[0068] As described above, the value of the selectable resistance 714 is chosen to provide a quadrature relationship between the current in the first circuit path 706 and second circuit path 708. The selectable tuning voltage VtuneR at node 720 is used to adjust the amplitude of the 3 rd order current in the first circuit path 706. The selectable capacitance, Ctune, 716 and the tuning voltage VtuneC at node 722 is used to adjust the amplitude of the 3 rd order current in the second circuit path 708. The summing node 702 combines the quadrature currents II and 12. In this manner, it is possible to adjust the amplitude of each of the quadrature current branches 706 and 708 to rotate the summed current anywhere on an arc from 0-> 90-degrees in a quadrant (via VtuneR and VtuneC); and it is possible to flip the phase of the current in each of the quadrature circuit paths 706 and 708 0/180 degrees to place the quadrature "arc" in any of four quadrants to have 360 degrees of circular coverage as shown by the graph in FIG. 7B. For example, equal contributions of the current II and 12 to Isum at the first node 702 result in the vector 751 being located at 45 degrees. [0069] FIG. 8 shows graphical illustrations showing the relationship between tuning voltage and phase for the tuning voltages VtuneR and VtuneC. The tuning voltage, VtuneR, and its corresponding 3 rd order voltage generated in a 50-Ohm load due to 3 rd order distortion current is shown using trace 802, which includes useful tuning ranges 804 and 806. The flat region 807 between the useful Vtune ranges was not simulated for this example. If it had been included in this plot it would have appeared like the steep v-shaped notch in the vicinity of the inflection point 422 as shown in FIG. 4B. It is the steepness and process variation of this notch which makes it undesirable to operate in and is the reason why it is omitted in FIG 8. The effect of the tuning voltage, VtuneR, on the phase of the current through the resistive circuit path (first circuit path 706) is shown using the curve 812. The trace 812 shows a 180 degree phase change from the portion 814 to the portion 816, which occurs as VtuneR and VtuneC cross the inflection point. As mentioned above, the region 817 of the curve 812 between the region 814 and the region 816 was not simulated (and therefore omitted) for the same reason that the region 807 was omitted. Simulation would show a near vertical transition at a specific value of Vtune which is the transition point.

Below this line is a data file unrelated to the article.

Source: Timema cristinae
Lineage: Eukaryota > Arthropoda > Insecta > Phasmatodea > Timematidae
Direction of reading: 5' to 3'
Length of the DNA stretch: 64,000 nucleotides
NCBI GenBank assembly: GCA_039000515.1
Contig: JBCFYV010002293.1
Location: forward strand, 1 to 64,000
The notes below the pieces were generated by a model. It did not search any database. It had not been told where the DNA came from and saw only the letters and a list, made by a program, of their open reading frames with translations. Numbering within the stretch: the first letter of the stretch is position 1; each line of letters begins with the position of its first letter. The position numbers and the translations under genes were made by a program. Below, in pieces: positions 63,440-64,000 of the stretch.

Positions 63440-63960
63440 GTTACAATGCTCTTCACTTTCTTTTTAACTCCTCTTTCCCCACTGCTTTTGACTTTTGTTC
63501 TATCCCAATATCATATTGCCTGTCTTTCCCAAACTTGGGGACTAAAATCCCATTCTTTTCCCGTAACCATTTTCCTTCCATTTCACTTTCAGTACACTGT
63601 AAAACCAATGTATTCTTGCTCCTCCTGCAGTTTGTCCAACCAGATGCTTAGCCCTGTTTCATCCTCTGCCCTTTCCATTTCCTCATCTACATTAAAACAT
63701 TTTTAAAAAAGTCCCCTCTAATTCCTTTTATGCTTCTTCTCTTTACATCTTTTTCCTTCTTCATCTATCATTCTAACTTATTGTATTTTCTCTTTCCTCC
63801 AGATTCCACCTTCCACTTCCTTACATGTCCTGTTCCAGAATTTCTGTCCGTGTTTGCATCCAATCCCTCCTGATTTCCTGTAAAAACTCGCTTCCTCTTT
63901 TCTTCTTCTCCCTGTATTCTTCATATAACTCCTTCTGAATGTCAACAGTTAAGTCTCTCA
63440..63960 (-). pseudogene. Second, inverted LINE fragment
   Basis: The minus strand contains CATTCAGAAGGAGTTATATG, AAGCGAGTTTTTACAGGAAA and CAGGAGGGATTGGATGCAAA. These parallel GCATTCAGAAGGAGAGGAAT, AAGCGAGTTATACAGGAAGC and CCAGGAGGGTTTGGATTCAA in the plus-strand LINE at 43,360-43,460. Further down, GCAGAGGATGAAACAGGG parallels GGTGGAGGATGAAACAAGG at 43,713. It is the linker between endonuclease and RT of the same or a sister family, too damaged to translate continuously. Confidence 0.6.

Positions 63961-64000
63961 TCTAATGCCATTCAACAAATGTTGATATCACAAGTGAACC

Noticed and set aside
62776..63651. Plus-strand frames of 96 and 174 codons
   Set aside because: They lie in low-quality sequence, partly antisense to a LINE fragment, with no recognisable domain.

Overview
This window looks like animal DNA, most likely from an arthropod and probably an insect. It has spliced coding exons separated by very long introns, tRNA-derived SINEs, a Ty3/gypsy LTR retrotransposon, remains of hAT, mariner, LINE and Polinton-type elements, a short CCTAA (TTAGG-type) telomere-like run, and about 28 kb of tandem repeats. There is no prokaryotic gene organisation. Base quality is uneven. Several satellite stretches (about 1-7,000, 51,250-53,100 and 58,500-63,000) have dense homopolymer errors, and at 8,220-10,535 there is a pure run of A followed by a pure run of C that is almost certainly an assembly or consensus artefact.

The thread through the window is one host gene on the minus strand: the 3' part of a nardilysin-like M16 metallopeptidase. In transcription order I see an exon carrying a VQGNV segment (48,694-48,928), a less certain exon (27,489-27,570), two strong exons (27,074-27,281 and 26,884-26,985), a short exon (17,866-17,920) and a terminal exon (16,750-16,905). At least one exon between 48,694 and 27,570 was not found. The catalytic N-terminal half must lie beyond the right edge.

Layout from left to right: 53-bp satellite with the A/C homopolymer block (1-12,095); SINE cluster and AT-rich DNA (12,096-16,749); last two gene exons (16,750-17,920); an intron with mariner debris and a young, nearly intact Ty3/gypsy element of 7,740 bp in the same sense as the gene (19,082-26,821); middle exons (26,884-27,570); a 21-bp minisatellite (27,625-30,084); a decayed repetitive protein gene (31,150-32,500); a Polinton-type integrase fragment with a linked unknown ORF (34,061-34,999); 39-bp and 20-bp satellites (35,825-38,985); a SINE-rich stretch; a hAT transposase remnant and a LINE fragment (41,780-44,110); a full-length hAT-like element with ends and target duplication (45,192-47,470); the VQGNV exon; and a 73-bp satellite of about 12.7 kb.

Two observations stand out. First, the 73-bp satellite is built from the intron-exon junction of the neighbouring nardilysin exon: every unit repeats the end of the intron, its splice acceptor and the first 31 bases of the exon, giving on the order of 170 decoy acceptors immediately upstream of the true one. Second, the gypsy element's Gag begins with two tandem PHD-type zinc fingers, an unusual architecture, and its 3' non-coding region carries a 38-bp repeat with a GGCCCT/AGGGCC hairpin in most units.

[0070] The tuning voltage, VtuneC, is shown using trace 822, which includes useful tuning ranges 824 and 826. The effect of the tuning voltage, VtuneC, on the phase of the current through the capacitive circuit path (second circuit path 708) is shown using the trace 832. The trace 832 shows a 180 phase change from the portion 834 to the portion 836. Further, the portion 814 of the trace 812 is 90 degrees out of phase with respect to the portion 834 of the trace 832; and the portion 816 of the trace 812 is 90 degrees out of phase with respect to the portion 836 of the trace 832. This illustrates the quadrature nature of the currents in the resistive and capacitive circuit paths 706 and 708, respectively.